Dr. Gabriel Filippelli is a Professor of Earth Sciences and Director of the Center for Urban Health at Indiana University – Purdue University Indianapolis (IUPUI) in Indiana where he studies the broad area of biogeochemical cycling in the environment. His work includes research and comparative analysis of past climate change impacts on terrestrial and marine ecosystems, with a particular focus on how these systems respond to rapid climate change as a window into how coupled earth/human systems will respond to current and future climate change. Dr. Filippelli is also engaged with a host of public health related research projects, including assessing exposure and uptake pathways for harmful heavy metals to children in urban settings. He spent the 2013-14 academic year in Washington, D.C. working on science policy issues with the U.S. State Department as a part of the The Jefferson Science Fellowship Program, a competitive program that selects midcareer and senior scientists to work as science advisors on foreign policy issues and on matters related to the climate and the environment.
Dr. Filippelli will give a talk at EcoLunch about his biogeochemistry research on urban health and environmental lead exposure. The special focus will be on how to energize citizen science for education and impact, particularly in communities burdened by environmental contamination issues. He will also discuss, the need to accelerate the integration of health and environmental data for the future health of cities.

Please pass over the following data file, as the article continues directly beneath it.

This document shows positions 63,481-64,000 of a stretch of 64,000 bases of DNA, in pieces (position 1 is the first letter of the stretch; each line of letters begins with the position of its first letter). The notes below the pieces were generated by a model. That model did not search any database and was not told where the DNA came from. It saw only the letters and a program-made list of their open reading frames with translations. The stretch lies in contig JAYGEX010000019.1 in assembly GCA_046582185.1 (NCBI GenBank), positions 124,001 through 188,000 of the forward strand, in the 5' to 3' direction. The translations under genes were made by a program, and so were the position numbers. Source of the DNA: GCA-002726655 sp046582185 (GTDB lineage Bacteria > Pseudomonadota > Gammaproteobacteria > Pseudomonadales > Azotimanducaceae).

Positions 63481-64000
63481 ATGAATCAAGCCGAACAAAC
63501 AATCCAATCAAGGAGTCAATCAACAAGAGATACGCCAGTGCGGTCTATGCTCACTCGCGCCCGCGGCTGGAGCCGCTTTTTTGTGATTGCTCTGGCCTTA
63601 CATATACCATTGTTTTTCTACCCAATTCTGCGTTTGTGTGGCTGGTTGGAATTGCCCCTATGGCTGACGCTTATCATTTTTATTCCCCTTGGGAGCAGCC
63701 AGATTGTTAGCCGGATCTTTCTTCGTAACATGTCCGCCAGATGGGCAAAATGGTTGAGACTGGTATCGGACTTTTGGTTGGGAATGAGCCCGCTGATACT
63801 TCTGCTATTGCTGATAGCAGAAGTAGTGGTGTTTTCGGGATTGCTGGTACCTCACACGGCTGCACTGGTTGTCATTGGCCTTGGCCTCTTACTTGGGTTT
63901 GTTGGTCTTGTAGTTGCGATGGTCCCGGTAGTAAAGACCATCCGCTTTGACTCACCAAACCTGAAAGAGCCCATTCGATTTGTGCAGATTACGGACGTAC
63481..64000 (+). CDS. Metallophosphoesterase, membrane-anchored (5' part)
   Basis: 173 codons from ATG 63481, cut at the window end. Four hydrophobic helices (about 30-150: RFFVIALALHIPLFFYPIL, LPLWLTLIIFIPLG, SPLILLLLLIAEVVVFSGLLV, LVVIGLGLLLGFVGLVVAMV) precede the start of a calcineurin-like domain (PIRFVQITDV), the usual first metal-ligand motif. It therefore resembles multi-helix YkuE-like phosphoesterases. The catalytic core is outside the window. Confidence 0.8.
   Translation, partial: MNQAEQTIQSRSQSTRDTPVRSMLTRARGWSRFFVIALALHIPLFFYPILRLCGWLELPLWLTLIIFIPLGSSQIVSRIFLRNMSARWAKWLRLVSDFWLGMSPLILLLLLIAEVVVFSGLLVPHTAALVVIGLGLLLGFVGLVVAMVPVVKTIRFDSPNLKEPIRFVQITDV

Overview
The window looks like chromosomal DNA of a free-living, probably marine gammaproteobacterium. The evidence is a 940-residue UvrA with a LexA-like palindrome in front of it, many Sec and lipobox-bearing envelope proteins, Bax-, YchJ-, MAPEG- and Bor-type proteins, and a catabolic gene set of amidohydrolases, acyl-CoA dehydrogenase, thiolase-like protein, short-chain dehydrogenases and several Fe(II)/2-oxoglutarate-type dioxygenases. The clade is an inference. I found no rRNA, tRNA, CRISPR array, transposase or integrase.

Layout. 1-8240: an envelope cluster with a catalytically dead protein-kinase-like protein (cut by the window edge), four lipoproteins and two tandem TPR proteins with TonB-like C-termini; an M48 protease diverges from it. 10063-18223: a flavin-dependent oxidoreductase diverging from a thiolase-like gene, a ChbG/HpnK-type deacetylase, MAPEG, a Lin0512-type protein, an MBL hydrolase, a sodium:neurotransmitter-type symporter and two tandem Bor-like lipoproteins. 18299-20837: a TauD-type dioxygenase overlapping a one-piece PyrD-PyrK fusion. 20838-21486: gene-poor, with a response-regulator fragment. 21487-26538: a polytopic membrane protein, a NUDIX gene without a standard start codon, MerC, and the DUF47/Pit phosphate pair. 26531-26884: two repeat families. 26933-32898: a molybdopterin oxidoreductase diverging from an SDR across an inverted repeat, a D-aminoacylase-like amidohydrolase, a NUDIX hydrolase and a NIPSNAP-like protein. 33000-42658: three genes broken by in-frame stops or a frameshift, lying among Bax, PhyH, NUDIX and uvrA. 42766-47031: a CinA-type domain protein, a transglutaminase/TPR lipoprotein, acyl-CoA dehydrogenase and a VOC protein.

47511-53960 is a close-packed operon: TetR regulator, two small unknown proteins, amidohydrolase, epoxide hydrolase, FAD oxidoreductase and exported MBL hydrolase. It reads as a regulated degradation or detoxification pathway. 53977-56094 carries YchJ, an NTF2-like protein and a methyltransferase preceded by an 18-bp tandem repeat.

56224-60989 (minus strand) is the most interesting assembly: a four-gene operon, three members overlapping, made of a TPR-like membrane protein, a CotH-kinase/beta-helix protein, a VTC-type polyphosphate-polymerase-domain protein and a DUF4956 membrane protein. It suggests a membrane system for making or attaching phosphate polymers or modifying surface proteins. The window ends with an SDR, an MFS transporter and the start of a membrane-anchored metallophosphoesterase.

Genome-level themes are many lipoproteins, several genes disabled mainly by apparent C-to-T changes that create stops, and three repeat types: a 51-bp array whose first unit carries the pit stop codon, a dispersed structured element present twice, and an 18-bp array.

Dr. Filippelli will give a talk to DS421 on the role of science in policy at the international level based on his experiences at the U.S. State Department. He has served as a Senior Science Advisor in Office of Ocean and Polar Affairs in the Bureau of Oceans, International Environment & Science. He worked on issues related to marine pollution prevention, ocean resource governance, climate policy, and science cooperation in the Arctic. Dr. Filippelli was also part of the Urban Health working group at the Department of State. He worked extensively with various US governmental agencies, including NOAA, the Department of Treasury, the USDA, and the White House Council on Environmental Quality. He also worked closely with the UN Environment Program, the Arctic Council, and several Embassies, representing his office and working toward enhancing communication and using science to inform policy.